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Space in a preg match function

P: 9
Hi

How do i get space inside my preg match function?

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  1.  
  2. if (!preg_match('/^[A-Za-z]+$/', $facebook))
  3.  
  4.  

Google is no help today
Apr 26 '10 #1

✓ answered by Atli

Hey.

You just add a space. They have no special meaning inside a regular expression, and they are not parsed away like with the PHP code. If you want the regular expression to match a space, you just enter a space.

For example:
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  1. <?php
  2. $text = 'My name is Atli';
  3. $regexp = '/^[a-z ]+$/i';
  4.  
  5. if(preg_match($regexp, $text)) {
  6.     echo "Success!";
  7. }
  8. else {
  9.     echo "Failure!";
  10. }
  11. ?>
This echoes "Success!".

Also note the "i" following the closing delimiter. This makes the match case-insensitive, removing the need to add both upper and lower case letters in the regular expression syntax. Either will match both.

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4 Replies


Atli
Expert 5K+
P: 5,058
Hey.

You just add a space. They have no special meaning inside a regular expression, and they are not parsed away like with the PHP code. If you want the regular expression to match a space, you just enter a space.

For example:
Expand|Select|Wrap|Line Numbers
  1. <?php
  2. $text = 'My name is Atli';
  3. $regexp = '/^[a-z ]+$/i';
  4.  
  5. if(preg_match($regexp, $text)) {
  6.     echo "Success!";
  7. }
  8. else {
  9.     echo "Failure!";
  10. }
  11. ?>
This echoes "Success!".

Also note the "i" following the closing delimiter. This makes the match case-insensitive, removing the need to add both upper and lower case letters in the regular expression syntax. Either will match both.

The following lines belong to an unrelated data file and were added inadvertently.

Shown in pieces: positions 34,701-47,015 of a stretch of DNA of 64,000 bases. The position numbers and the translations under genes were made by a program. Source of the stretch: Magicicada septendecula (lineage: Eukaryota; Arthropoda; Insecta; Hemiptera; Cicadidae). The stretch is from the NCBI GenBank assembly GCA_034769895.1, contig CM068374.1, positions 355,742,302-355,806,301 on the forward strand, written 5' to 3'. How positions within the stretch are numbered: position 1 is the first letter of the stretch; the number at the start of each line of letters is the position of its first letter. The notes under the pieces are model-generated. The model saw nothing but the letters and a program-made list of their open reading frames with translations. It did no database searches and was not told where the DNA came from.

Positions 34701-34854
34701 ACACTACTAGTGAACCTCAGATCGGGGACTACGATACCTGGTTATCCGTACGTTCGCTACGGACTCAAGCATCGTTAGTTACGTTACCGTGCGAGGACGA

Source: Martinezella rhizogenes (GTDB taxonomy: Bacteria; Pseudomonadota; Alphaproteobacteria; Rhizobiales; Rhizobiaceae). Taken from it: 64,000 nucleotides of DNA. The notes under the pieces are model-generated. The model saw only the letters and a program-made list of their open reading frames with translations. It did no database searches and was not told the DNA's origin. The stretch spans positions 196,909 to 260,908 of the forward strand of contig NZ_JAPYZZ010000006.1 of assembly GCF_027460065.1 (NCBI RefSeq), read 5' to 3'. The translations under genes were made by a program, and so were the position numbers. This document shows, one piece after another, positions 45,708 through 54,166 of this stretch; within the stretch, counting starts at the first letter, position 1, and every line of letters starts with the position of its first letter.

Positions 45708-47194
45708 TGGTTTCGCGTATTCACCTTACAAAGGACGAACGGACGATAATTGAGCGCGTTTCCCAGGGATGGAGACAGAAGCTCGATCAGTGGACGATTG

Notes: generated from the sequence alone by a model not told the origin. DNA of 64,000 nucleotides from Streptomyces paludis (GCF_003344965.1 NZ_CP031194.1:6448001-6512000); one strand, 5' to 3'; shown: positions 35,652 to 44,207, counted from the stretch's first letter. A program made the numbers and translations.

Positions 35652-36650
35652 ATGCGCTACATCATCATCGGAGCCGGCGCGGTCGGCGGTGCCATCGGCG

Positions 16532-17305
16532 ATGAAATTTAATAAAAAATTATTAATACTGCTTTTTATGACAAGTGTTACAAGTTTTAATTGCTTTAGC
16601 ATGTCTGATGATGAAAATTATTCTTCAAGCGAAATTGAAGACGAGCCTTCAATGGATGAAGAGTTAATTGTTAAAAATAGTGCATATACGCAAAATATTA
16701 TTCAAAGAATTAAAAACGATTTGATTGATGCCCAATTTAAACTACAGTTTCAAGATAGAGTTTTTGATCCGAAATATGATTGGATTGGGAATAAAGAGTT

Apr 26 '10 #2

P: 9
Thanks that work great;)

So if I want the user to be able to write http://www.facebook.dk/joe.m

Should i then write the code like this.

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  1.  
  2. [A-Za-z0-9_-://]+[.]+[A-Za-z]+[.]+[A-Za-z0-9_-://.]
  3.  
  4.  
Apr 27 '10 #3

Dormilich
Expert Mod 5K+
P: 8,639
no need to make it overly complicated:
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  1. defined with the "i" modifyer
  2. http://(?:[-\w]+\.){1,4}[a-z]{2,4}/[\w.]+
  3.  
  4. "http://" - obvious
  5. "(?:)" - a non-capturing group
  6. "[-\w]" - a hyphen or word character ([a-zA-Z0-9_])
  7. "{min,max}" - at least min times and at most max times
PS. afaik, URLs allow only ASCII characters
Apr 27 '10 #4

Atli
Expert 5K+
P: 5,058
PS. afaik, URLs allow only ASCII characters
That's not true anymore.

In 2003 the IDN (Internationalized Domain Name) specification was released, allowing DNS servers to register names using most Unicode characters.

For backwards compatibility, they are still registered as ASCII strings, but client software compatible with IDNs should allow you to use non ASCII URLs and do the ASCII conversion in the background.
For example, the URL http://blai.is/ is registered as http://xn--blai-dqab.is/. Clicking the second one should work in all browsers, but the first one should only work in IDN capable browsers.

P.S.
I have no idea who's website that is. I just picked a random URL with non ASCII chars in it :P
Apr 27 '10 #5

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